One Universe at a Time

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More Power

This month I’ve upgraded my home computer. My new desktop has faster processor, double the storage space, and quadruple the RAM as my venerable old laptop. I don’t upgrade very often, so when it happens there’s a very noticeable uptick in computing power. It’s something we’ve become rather accustomed to. With each new phone, computer or tablet we have more power at our fingertips. This consequence of Moore’s law has also revolutionized the way we do astronomy.

Credit: ESO 1

Shine

One of the popular astronomy facts that gets passed around every so often is how small our Sun is compared to other stars. The Sun appears large to us, but it’s tiny compared to giant stars like Betelgeuse. While this is true, it isn’t the best metric for comparing stars. While Betelgeuse has a diameter 1,000 times that of the Sun, it only has 10 – 20 times the mass. Betelgeuse is much larger than our Sun, but also much less dense.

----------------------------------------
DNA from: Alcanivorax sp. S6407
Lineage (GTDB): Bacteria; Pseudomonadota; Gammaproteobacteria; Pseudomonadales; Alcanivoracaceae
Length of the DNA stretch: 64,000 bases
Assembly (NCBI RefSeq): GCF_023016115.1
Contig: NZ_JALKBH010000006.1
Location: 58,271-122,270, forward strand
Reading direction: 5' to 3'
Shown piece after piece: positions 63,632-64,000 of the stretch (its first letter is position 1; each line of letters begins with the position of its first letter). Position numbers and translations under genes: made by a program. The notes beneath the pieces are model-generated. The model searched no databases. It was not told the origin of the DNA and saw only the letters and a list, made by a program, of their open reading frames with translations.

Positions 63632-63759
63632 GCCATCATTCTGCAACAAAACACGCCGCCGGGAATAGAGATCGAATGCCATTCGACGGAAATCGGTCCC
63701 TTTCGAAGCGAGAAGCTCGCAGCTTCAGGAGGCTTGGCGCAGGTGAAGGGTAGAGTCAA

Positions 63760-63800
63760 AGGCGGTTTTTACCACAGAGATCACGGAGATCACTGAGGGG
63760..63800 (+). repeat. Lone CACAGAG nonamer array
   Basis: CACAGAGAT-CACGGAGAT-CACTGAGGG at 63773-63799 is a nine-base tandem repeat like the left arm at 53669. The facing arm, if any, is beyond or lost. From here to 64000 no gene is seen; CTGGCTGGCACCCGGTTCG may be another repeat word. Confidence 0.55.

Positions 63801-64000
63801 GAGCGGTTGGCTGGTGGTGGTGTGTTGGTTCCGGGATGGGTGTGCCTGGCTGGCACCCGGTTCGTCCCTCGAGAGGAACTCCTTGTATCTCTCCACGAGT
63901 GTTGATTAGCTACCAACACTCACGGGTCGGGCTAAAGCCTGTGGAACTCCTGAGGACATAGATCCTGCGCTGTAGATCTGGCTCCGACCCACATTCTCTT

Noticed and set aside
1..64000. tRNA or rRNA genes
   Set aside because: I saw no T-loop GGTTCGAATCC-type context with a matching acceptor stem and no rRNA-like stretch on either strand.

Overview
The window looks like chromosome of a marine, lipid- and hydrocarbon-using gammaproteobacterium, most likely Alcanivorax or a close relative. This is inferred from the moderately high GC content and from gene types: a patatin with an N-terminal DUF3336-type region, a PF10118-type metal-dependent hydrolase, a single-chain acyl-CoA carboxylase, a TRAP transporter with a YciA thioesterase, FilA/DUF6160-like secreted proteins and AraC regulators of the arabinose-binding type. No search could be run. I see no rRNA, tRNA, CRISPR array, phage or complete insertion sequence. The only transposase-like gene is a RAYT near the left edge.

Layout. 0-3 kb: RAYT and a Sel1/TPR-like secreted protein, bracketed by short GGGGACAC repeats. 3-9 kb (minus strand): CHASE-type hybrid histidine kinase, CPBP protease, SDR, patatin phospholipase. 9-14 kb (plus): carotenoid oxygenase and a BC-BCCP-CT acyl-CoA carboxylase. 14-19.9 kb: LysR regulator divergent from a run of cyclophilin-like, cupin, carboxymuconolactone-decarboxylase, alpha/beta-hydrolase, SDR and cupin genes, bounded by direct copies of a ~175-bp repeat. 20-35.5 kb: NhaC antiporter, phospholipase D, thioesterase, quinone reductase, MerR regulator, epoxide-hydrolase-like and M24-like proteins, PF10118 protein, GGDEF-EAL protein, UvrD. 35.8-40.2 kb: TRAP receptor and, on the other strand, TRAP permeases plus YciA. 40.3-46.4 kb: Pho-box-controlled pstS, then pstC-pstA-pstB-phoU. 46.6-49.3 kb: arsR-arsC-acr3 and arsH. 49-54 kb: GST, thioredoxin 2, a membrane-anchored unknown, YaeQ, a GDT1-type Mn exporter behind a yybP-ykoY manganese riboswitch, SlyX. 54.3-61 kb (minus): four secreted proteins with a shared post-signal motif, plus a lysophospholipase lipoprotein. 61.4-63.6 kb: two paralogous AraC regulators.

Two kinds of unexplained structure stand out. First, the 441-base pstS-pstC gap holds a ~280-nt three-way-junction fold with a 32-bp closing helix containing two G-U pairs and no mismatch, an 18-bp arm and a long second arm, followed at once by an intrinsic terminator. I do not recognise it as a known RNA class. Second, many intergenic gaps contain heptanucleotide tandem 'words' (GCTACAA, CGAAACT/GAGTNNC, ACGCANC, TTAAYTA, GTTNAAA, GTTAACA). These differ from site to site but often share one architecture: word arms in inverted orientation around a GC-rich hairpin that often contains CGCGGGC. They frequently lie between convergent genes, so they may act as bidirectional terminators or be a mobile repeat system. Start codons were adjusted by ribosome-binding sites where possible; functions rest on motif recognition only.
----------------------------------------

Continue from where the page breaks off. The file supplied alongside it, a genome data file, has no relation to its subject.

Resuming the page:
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Quacks Like a Duck

The image above features a neuron on the left, and a simulation of large scale galaxy clusters on the right. They look somewhat similar in structure, and if the internet is to be believe, this means something. And it does. Not that the universe is alive, or the cosmos is like a giant brain, but simply that sometimes two radically different things can have similarities in structure.

Credit: X-ray: NASA/CXC/SAO/S.Mineo et al, Optical: NASA/STScI, Infrared: NASA/JPL-Caltech 1

Light It Up

The image shows two colliding galaxies known as NGC 2207 and IC 2163. It’s a false-color image, where infrared is shown as dark red, visible is shown as normal, and x-ray is shown as purple. The first impression you might have is that the image looks awfully purple, and that means there are lots of x-ray sources in these two galaxies.